Friday Links | November 19, 2010

Nicholas Kristof tells us about a Muslim woman fighting terrorism with microloans.

A woman and her boyfriend will be lashed 100 times each, jailed and deported from the Emirates for committing unlawful sex.

A Conservative local politician has been arrested after he called for a female Muslim journalist to be stoned to death.

Mona Eltahawy thinks that Saudi Arabia’s spot on the UN commission for women’s rights is a joke. Eman Al Nafjan doesn’t.

The New York Times profiles Daisy Khan.

On women, homophobia, and homosexuality in Egypt.

Women and girls are exploited by Bangladesh’s quarry industry.

The Scavenger inteviews Sabina England.

A UNICEF study shows that community-driven change that addresses the complex social dynamics associated with FGM is more successful at ending the practice.

Elan magazine profiles Mubarakah Ibrahim.

A young woman thinking of converting to Islam recounts her first experience praying at a mosque.

Al Jazeera looks at the lives of Balkan widows.

The New York Times discusses Saudi women and competitive sports participation.

Women’s eNews examines the life of one Iraqi refugee in Syria who is pressured into prostitution.

Dawn examines the rise of “Allah’s tailors” in Turkey.

Another story about how Angelina Jolie’s new movie is angering and insulting Bosnian war survivors.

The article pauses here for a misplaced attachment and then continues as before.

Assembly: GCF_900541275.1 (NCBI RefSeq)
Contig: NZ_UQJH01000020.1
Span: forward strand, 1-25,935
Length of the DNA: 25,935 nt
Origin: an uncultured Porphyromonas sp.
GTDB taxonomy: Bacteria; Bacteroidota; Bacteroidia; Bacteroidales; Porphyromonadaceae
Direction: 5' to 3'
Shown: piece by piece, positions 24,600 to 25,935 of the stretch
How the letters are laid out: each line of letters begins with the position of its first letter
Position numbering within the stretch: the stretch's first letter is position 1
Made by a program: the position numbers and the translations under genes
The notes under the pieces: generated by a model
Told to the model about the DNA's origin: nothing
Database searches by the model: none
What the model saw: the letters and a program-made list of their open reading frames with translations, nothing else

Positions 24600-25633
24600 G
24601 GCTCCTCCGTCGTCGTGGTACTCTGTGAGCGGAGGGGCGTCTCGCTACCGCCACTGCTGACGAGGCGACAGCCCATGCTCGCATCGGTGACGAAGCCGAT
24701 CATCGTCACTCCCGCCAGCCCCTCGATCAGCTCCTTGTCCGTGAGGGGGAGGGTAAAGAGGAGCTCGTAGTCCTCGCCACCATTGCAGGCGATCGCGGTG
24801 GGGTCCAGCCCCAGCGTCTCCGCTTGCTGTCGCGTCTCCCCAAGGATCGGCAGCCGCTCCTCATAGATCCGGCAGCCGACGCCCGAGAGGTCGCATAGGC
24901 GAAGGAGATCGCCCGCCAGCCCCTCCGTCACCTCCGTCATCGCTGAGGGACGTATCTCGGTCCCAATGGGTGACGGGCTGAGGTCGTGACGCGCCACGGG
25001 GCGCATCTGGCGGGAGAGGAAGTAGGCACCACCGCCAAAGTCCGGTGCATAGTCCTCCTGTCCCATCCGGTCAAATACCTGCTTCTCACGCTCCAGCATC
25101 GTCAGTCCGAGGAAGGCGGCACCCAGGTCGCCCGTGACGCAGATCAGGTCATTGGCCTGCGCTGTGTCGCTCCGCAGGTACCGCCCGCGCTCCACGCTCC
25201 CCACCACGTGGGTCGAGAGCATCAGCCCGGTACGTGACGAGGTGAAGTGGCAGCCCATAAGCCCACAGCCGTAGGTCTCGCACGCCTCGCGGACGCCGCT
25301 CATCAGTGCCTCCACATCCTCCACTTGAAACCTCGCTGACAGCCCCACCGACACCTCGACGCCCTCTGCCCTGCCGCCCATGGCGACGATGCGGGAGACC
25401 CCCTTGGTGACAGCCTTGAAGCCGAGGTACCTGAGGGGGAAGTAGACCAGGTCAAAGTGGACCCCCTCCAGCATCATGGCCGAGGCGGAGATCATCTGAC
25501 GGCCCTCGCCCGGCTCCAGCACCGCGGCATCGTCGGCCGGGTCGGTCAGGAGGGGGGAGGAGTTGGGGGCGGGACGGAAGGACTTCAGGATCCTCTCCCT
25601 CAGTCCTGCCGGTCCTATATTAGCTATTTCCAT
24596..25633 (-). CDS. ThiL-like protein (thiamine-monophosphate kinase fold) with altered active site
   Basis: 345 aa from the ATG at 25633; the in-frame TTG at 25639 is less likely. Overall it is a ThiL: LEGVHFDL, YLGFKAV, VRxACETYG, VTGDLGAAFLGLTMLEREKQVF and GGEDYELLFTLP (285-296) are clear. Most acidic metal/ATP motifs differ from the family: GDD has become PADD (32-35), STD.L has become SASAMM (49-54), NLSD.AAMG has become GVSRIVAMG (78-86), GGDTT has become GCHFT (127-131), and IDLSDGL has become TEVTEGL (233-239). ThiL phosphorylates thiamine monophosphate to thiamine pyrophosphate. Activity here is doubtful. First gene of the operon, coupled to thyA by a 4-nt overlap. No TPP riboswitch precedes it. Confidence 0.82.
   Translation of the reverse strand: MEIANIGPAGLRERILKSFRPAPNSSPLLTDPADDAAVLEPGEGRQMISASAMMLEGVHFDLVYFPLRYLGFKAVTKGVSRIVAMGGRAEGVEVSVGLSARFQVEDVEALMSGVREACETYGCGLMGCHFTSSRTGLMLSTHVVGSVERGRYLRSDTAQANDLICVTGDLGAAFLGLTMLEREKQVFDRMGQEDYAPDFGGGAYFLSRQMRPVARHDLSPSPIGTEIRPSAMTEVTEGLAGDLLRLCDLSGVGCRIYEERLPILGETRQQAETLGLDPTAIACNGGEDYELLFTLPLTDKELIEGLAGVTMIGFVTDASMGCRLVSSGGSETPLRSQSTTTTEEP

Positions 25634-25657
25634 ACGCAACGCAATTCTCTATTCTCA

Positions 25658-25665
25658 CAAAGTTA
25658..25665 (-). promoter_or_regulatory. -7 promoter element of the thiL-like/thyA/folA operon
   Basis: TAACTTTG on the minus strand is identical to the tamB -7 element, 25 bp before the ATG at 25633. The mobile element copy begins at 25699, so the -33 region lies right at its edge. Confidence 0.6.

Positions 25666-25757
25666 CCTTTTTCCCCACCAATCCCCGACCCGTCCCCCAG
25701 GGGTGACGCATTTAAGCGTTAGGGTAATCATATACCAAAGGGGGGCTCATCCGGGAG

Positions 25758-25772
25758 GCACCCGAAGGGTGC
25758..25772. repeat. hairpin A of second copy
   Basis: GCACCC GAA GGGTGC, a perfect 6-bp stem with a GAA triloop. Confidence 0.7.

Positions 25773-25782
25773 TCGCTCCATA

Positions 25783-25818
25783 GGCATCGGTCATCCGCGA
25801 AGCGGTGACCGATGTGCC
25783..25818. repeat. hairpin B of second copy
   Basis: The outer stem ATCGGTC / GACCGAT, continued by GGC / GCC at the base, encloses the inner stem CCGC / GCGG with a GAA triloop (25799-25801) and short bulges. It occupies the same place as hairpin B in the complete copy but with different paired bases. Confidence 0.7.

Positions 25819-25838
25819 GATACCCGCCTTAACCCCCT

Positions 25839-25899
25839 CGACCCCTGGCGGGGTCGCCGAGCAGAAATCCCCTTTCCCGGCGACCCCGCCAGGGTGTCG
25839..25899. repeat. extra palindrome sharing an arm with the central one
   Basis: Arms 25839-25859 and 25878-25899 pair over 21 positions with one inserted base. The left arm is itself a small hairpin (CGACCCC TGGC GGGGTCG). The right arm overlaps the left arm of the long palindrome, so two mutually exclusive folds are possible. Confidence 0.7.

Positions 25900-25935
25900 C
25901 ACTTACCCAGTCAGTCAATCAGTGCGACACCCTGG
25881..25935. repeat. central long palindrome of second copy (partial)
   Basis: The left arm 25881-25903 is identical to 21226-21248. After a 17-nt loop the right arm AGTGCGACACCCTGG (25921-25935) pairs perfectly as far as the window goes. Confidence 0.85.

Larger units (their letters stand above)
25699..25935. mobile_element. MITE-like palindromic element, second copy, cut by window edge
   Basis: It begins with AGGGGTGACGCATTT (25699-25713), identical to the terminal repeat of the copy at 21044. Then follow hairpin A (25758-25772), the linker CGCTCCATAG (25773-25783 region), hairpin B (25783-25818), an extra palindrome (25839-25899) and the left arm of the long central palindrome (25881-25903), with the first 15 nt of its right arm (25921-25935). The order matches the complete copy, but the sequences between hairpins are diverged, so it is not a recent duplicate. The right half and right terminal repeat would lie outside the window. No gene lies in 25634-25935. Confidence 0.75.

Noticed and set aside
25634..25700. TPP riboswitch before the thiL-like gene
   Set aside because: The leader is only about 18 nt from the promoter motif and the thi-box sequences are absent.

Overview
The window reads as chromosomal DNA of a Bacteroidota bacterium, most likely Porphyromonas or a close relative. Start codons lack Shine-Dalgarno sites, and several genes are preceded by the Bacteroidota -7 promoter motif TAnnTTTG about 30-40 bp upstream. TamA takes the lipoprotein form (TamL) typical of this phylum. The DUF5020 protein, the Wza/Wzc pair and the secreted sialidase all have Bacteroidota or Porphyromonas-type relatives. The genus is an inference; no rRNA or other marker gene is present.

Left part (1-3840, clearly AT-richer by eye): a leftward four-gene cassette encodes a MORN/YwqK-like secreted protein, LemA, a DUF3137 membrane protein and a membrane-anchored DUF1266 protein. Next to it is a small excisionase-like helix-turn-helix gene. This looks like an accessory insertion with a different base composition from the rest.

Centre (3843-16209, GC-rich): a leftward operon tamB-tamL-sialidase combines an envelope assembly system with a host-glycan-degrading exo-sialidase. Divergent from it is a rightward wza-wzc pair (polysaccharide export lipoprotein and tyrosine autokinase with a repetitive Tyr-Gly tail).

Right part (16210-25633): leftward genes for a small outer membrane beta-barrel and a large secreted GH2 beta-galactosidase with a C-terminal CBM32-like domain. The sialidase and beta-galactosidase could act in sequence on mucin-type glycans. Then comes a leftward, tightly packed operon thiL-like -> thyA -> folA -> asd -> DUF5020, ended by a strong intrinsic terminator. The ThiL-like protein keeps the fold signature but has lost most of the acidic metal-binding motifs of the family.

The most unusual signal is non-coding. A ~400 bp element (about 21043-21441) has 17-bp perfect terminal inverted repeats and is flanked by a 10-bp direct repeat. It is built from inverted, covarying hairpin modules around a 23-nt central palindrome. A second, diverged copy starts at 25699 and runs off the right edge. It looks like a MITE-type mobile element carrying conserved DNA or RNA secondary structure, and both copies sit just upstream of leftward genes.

Many Muslim women in India celebrate Chhath, a Hindu festival in Bihar, India.

ReligionDispatches interviews a cast member on NBC’s Outsourced.

MuslimMatters reviews a history of Muslim women’s rights in France and Afghanistan (part 1).

Nasrin Sotoudeh’s illegal detention continues.

A three-day conference in Kuala Lumpur examined the challenges that blended families face.

A Nigerian governor’s wife sends out an eid message for Muslim women to love one another.

CAIR Canada told a National Assembly committee on Bill 94 that the niqab bill is unconstitutional because it would limit personal choice and freedom of religion.

Rabia Z comes out with a line of designer sportswear.

The Times of India reports that Karachi is too cosmopolitan for burqas. Perhaps even too cosmopolitan for the headscarf.

Iran “Islamicizes” ties, dolls, and software.

The Vancouver Observer talks to four “hip hijabis” about their relationship to the headscarf and fashion in general.

Eid is lots of fun, right? Unless you’re working all day like lots of women.

Some “he said, she said” in an Australian court room.

Muslim women hold a photography exhibit showcasing their lives for a Mumbai festival.

A transnational collaboration to challenge the assertion that Muslim women are all oppressed.

Did we miss any news about Muslim women from this week? Feel free to post links in the comments!